Following a court settlement, the popular BitTorrent website isoHunt is to be closed down and it’s owner, Gary Fung, told to pay $100 million to the Motion Picture Association of America.
The legal action was brought to the site by the MPAA, which represents film and television studios including 20th Century Fox, Paramount and Disney Studios; and isoHunt can now be added to the ever-increasing list of websites closed down by authorities for linking to copyrighted media. The huge fine will likely be a warning to other sites in the eyes of the MPAA, though court documents did concede that it is very unlikely the company will be able to pay the entire $110 million (£62 million/€73 million) fine, and that the MPAA should only expect a more realistic figure of $2-$4 million from Fung.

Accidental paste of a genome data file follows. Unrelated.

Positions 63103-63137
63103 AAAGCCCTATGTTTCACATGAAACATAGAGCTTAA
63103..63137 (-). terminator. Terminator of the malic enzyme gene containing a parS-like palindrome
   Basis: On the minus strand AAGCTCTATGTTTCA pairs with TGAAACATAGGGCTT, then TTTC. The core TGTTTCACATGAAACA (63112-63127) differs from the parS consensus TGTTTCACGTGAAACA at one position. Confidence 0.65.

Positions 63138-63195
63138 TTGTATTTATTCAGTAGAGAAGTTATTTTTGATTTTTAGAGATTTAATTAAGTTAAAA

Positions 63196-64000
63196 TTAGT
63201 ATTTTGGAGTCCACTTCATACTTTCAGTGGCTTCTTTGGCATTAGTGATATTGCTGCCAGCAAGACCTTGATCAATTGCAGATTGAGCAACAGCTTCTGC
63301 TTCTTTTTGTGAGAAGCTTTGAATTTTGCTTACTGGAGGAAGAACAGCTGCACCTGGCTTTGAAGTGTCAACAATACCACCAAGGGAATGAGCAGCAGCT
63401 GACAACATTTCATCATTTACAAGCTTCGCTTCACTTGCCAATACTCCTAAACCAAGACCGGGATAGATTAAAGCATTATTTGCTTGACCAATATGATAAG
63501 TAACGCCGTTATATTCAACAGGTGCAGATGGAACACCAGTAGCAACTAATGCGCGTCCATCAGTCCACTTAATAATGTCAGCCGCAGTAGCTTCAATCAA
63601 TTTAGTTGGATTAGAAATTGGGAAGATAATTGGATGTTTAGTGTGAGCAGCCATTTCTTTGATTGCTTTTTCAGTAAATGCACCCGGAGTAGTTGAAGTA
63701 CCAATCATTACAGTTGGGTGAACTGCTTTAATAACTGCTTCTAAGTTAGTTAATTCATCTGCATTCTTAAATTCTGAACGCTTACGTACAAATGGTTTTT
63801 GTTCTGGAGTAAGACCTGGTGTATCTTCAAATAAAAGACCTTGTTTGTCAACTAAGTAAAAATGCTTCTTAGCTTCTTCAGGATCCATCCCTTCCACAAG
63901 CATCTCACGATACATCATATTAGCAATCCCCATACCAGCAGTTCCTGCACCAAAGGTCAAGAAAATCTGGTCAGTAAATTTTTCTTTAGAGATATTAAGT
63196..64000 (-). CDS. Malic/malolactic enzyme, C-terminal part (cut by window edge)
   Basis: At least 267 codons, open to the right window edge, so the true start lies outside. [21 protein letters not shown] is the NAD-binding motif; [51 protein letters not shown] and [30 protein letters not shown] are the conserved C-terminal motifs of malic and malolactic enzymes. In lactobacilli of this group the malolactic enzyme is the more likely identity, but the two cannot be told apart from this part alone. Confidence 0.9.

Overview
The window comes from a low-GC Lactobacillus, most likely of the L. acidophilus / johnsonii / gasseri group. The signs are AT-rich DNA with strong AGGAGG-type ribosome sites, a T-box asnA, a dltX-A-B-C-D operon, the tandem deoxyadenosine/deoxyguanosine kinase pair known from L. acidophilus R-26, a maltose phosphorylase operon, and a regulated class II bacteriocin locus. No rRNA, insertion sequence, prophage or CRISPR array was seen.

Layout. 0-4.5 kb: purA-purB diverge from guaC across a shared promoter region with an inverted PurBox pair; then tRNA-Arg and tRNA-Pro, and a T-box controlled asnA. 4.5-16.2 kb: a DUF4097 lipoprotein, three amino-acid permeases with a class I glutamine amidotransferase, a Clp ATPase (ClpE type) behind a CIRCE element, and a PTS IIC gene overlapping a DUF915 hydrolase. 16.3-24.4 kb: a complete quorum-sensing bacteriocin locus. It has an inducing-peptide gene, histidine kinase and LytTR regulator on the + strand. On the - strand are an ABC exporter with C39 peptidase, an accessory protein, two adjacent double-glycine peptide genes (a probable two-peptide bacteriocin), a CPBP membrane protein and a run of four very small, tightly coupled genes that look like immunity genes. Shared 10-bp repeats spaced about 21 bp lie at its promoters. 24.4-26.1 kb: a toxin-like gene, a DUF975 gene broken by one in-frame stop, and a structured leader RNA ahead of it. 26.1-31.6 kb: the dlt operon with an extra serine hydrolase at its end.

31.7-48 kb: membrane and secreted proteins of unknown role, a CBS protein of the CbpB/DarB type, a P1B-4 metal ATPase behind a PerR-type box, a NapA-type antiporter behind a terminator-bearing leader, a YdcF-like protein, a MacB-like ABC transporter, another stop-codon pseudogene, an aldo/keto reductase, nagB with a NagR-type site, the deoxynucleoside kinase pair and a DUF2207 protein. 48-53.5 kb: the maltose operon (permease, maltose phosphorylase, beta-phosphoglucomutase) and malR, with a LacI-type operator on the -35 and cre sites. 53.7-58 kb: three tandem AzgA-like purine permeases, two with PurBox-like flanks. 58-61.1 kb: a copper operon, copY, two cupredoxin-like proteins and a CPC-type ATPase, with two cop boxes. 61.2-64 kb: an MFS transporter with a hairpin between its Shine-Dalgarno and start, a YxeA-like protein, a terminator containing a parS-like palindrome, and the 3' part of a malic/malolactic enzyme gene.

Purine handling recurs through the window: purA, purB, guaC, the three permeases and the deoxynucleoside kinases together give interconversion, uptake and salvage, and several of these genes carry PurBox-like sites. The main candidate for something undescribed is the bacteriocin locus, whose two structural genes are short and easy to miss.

Much like the Pirate Bay, which has been blocked by ISPs in some countries, isoHunt has never actually hosted copyrighted files on its own servers, but rather acts as a search engine of sorts that links to other sites that store the illegal content (an unbelievable 17 petabytes (17,000 TB/17,000,000 GB) of it in this case). For a long time, this allowed it to escape the law through various loopholes, but laws have now been significantly tightened and recent examples would appear to show that it is no longer acceptable to act as even a middleman where copyrighted media is involved.
This news comes just weeks after authorities ordered several other torrent sites to cease operating, and ironically after the LSE released a report detailing their conclusion that online piracy is not killing the entertainment industry, despite frequently being claimed by the MPAA and its members.